In mathematics, **Lambert's W function**, named after Johann Heinrich Lambert, also called the **Omega function**, is the inverse function of *f*(*w*) = *w*.*e*^{w} for complex numbers *w*; where *e*^{w} is the exponential function.

This means that for every complex number *z*, we have

*W*(*z*) e^{W(z)}=*z*

By implicit differentiation, one can show that *W* satisfies the differential equation

*z*(1 +*W*) d*W*/d*z*=*W*for*z*≠ −1/*e*.

Many equations involving exponentials can be solved using the *W* function. The general strategy is to move all instances of the unknown to one side of the equation and make it look like *x* *e*^{x}, at which point the *W* function provides the solution. For instance, to solve the equation 2^{t} = 5*t*, we divide by 2^{t} to get 1 = 5*t* *e*^{-ln(2)t}, then divide by 5 and multiply by -ln(2) to get -ln(2)/5 = -ln(2)*t* *e*^{-ln(2)t}. Now application of the *W* function yields −ln(2)*t* = *W*(−ln(2)/5), i.e. *t* = −*W*(−ln(2)/5) / ln(2).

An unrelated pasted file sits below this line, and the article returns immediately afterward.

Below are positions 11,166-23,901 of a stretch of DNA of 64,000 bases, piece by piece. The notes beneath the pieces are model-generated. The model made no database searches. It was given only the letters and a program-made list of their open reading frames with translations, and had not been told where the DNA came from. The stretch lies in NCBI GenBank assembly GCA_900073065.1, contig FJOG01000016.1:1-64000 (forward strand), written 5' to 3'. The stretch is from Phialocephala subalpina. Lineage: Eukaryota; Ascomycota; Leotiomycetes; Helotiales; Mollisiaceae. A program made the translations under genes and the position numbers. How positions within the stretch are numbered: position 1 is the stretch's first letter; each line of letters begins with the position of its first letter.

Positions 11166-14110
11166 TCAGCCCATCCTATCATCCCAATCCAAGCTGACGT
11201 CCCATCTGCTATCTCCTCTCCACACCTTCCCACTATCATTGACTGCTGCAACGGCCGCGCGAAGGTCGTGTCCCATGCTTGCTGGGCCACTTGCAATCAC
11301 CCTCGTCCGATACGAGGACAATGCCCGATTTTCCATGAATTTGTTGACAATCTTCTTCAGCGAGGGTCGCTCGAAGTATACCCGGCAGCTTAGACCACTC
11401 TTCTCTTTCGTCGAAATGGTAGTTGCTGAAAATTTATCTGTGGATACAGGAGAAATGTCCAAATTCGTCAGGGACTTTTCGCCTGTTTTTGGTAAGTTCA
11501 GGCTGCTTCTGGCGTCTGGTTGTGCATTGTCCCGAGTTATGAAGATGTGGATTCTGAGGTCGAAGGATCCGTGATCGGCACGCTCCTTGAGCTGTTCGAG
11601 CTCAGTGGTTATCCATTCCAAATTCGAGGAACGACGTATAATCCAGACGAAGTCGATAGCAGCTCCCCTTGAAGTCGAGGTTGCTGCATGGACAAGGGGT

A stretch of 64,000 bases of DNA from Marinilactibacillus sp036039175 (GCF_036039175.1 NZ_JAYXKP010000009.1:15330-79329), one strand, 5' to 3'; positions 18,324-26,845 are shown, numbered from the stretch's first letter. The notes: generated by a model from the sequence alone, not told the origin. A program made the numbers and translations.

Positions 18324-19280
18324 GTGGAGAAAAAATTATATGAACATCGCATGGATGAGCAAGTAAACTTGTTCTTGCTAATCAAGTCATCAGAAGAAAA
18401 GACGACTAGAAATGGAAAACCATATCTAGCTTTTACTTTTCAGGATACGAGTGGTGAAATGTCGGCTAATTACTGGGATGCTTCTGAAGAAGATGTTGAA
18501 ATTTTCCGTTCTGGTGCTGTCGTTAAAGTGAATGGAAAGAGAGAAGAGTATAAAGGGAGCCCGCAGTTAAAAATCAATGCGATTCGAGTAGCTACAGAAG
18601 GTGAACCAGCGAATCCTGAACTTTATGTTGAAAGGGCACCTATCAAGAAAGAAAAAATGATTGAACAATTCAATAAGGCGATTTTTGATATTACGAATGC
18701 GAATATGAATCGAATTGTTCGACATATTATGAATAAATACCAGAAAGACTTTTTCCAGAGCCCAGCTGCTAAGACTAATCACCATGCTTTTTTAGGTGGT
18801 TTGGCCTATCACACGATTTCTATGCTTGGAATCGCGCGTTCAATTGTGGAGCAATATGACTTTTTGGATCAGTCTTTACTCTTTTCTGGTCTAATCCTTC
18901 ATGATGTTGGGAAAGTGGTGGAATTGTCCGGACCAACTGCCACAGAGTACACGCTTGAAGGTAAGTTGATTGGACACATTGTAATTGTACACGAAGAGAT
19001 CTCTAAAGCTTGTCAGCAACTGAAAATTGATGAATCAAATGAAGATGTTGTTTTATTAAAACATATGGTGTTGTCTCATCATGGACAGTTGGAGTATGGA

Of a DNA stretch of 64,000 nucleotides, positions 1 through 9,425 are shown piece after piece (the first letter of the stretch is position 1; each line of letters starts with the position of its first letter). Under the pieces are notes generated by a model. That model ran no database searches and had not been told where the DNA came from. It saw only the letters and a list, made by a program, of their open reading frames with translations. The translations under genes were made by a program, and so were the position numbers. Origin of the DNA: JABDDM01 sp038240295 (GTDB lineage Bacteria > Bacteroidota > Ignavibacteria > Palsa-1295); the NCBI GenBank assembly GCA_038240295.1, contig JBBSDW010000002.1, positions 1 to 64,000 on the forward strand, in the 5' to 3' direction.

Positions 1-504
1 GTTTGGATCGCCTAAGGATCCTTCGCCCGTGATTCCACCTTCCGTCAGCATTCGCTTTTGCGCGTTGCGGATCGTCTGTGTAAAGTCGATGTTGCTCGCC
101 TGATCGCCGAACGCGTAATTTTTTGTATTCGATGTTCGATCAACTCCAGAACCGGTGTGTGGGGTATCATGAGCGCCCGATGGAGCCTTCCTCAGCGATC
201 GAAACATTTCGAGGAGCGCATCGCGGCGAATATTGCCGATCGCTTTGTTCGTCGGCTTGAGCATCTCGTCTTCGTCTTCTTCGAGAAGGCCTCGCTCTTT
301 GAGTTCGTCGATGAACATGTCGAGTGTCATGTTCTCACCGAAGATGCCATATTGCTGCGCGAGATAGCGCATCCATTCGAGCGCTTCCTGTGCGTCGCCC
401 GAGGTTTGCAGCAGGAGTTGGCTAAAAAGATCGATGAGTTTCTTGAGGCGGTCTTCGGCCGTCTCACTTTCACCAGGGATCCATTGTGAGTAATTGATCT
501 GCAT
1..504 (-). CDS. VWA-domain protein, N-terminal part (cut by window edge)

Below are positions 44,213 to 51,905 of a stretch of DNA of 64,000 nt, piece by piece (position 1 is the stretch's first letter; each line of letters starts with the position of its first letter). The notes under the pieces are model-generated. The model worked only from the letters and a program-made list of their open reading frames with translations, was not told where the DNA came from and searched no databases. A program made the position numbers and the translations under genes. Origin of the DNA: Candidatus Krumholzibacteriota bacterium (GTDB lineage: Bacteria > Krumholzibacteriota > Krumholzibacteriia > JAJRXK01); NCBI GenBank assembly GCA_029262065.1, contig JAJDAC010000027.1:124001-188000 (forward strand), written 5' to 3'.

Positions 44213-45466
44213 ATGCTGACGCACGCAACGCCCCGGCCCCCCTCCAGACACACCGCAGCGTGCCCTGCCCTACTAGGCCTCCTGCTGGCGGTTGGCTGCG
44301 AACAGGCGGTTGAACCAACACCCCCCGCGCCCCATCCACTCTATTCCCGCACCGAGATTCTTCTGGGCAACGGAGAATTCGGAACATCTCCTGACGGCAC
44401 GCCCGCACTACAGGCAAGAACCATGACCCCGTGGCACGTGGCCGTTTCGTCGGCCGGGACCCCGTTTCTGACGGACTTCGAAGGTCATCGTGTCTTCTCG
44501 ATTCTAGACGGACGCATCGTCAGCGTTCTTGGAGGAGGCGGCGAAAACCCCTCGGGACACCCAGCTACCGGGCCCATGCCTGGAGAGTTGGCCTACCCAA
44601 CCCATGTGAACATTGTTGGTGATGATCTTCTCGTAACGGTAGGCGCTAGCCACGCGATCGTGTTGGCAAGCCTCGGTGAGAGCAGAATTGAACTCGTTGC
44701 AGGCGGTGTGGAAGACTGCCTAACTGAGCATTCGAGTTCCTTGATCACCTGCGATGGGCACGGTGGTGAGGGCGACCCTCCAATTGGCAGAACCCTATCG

Similar techniques show that has solution .

The function *W*(*x*), and many expressions involving *W*(*x*), can be integrated using the substitution *w* = *W*(*x*), i.e. *x* = *w* e^{w}:

**References:**

- Corless et.al. "On the Lambert W function"
*Adv. Computational Maths.*5, 329 - 359 (1996). http://www.apmaths.uwo.ca/~djeffrey/Offprints/W-adv-cm.ps (PostScript)